This past week was our Family Camping trip. Tent, cook stove, sleeping bags, and non-perishable food items (non refrigerated). That meant NO electricity, NO computers, NO phones (except for camera use only), NO movies/tv, NO radio. Continued from Day 1.
DAY 2- Tuesday
After listening to the beautiful sounds of rain on the tent most of the night, we got an early start with the sun. Pancakes!!! The easiest thing to make while camping. This day was going to prove the most active out of the whole week.
We took an early morning trip into Picton to pick up a few things that we just could not fit in the car. Wash basin to do dishes, juice jug, and of course chocolate and graham crackers for smores.
On our way back to the camp ground we came across creature experience #2 – American Bald Eagles. Their nest was perched on top of some hydro/telephone poles leading up to a house. One eagle was in the nest as I approached. Unfortunately, it was about this time that I wished I still had a really great camera – BUT – the camera on my phone was going to have to suffice. As I snapped a few shots of the eagle in the nest, it began to call out. From behind me, hubby said “LOOK”. As I turned to the right, I saw the mate approaching with something hanging. Below are the two shots as it made final approach to the nest. It was amazing to watch as it got above the nest, then hovered and slowly descended into the nest, ensuring its prey was deposited properly. After reviewing the quick snap photos I had taken (a constant shutter speed to take many photos at once, continuously), I came to the conclusion that the prey was a rabbit. DD8 and DD10 were thrilled to have been able to stop by the side of the road and watch these beautiful birds. We are so glad to see them making a come back here in Canada. (I know of one mated pair in the Port Colborne area of Niagara, but have not had the benefit of seeing that pair – yet).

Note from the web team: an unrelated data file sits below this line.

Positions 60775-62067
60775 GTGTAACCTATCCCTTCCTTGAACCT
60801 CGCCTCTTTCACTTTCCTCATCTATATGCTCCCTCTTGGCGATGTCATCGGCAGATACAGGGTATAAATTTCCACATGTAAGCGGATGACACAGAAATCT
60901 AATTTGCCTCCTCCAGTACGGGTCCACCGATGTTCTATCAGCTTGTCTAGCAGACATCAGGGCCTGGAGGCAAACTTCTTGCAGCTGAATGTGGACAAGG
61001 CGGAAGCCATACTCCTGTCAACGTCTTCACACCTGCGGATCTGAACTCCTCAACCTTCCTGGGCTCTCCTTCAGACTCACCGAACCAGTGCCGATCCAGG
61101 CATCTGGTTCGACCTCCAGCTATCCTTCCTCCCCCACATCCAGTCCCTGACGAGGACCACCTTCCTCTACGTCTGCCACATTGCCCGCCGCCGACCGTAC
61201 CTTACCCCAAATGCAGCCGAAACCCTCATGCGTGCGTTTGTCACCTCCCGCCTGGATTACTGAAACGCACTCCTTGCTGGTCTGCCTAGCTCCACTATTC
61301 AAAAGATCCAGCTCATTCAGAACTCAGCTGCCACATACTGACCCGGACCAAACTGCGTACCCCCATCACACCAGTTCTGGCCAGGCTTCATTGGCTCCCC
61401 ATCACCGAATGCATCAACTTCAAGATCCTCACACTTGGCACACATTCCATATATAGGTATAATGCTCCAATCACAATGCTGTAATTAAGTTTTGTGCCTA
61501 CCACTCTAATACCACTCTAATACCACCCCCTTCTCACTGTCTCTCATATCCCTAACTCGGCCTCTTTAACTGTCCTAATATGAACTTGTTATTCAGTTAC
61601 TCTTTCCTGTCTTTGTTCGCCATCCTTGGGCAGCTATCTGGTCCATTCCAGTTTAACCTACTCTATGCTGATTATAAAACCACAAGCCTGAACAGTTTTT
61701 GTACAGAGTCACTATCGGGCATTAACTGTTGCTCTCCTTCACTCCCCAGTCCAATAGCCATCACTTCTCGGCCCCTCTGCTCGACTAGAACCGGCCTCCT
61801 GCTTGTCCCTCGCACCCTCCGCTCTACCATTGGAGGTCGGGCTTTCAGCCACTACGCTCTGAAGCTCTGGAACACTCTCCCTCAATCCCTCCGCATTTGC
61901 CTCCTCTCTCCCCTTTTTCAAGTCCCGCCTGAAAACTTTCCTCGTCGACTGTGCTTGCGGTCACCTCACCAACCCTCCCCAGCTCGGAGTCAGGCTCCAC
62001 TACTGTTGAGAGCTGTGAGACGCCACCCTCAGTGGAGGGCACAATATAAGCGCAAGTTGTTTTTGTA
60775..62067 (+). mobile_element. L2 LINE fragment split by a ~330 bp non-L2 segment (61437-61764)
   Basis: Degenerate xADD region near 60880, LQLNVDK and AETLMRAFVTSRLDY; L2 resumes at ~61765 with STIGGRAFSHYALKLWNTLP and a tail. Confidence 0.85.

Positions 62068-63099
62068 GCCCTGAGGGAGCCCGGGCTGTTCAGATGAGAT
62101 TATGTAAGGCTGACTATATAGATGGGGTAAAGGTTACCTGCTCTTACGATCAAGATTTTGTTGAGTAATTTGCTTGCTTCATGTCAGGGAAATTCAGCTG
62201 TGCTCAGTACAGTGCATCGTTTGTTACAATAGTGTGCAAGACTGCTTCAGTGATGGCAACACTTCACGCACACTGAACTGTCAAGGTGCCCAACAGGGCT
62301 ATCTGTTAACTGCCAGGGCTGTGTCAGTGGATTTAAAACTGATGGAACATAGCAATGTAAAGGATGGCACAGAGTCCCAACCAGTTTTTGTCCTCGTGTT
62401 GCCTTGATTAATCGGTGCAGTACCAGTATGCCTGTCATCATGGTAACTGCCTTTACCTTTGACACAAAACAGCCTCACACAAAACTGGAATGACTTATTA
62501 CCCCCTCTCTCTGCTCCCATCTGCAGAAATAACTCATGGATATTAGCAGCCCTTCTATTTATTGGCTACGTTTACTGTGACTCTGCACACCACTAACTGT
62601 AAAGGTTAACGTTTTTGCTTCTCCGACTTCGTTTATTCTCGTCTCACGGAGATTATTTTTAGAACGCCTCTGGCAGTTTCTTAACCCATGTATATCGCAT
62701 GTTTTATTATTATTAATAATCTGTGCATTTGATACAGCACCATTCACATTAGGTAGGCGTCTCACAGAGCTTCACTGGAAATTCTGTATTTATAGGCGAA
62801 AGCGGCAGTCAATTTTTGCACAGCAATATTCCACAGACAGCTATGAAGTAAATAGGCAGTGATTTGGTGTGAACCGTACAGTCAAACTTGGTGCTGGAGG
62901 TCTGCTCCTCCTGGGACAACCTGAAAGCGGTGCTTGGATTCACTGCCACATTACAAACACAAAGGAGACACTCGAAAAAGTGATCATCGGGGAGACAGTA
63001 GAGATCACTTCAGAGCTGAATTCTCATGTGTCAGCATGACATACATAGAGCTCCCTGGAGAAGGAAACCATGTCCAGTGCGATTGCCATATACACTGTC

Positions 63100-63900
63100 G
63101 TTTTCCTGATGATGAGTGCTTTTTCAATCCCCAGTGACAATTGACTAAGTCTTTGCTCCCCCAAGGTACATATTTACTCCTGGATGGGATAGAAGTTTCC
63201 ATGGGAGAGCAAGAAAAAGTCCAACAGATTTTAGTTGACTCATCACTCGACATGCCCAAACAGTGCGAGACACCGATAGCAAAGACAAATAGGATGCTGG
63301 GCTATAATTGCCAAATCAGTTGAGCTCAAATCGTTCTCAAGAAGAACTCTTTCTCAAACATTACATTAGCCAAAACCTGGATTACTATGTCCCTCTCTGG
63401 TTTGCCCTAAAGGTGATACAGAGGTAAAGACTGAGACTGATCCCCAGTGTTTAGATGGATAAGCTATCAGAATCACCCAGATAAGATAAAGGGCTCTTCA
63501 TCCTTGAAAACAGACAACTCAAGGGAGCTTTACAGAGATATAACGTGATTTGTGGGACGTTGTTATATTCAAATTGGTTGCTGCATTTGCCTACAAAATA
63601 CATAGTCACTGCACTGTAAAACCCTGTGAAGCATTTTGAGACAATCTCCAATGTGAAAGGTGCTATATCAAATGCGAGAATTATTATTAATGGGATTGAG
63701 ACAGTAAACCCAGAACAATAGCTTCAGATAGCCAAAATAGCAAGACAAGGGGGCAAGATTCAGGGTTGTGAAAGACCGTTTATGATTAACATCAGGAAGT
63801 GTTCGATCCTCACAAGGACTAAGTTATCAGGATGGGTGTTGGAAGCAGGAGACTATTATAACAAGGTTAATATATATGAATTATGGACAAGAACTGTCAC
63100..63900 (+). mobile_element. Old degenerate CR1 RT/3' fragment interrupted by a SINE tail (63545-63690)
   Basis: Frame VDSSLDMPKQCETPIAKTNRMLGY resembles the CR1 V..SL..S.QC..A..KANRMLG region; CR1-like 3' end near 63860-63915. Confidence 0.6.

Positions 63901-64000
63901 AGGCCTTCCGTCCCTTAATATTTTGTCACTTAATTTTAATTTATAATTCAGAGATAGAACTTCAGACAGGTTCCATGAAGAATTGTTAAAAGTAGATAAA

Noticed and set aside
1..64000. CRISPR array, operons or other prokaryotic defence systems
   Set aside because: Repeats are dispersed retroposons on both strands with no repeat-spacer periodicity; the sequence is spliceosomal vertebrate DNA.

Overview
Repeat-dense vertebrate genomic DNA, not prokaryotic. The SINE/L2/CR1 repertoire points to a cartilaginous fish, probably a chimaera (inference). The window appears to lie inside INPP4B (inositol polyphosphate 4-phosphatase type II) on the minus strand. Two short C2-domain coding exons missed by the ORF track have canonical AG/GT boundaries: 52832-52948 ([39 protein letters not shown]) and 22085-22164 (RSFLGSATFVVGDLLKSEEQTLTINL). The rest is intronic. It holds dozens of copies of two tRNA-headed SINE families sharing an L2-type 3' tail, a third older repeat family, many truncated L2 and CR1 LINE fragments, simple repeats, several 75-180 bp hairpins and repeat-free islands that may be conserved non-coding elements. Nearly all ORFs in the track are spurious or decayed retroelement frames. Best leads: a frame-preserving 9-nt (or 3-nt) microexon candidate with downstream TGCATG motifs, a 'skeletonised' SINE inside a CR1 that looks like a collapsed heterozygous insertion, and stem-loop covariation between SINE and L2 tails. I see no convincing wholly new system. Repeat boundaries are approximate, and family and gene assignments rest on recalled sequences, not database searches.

Once we returned to camp, we made lunch and then set out on the outlet river with the canoe. This area has become a beautiful marsh area. There were many water lilies, reeds, lily pads, cat-tails, and dragonflies. Creature experience #3: At one point they saw 3 or 4 turles sitting on a piece of driftwood. We tried to get close enough for a picture, but those turles are quick, and they slipped right into the water before I could “click”.
Upon returning the canoe to the camp site, we ventured out once again to walk the Cedar Sands Trail. As we walked along the trail, at the look-out points, we were able to look out over the outlet river that we had just canoed. As per the trail marker map:
“This two-kilometre trail meanders through a forested section of the baymouth bar that separates East Lake from Lake Ontario. It winds through rolling sand dunes, created thousands of years ago, and along the Outlet River and marsh. Lookouts offer close-up views of the marsh and occasional glimpses at wildlife. Staircases, boardwalks and beaches are provided en route…… The trail is looped, and hikers must retrace their steps to this entrance.”
It is beautiful. However we did not retrace our steps. We wandered from path on a side path, which brought us out onto the main road and the camp store. From there we went straight onto the beach, and made our way to the end, then up to our camp site. Close the night out with a camp fire, smores, and another chapter from our book.
TO BE CONTINUED…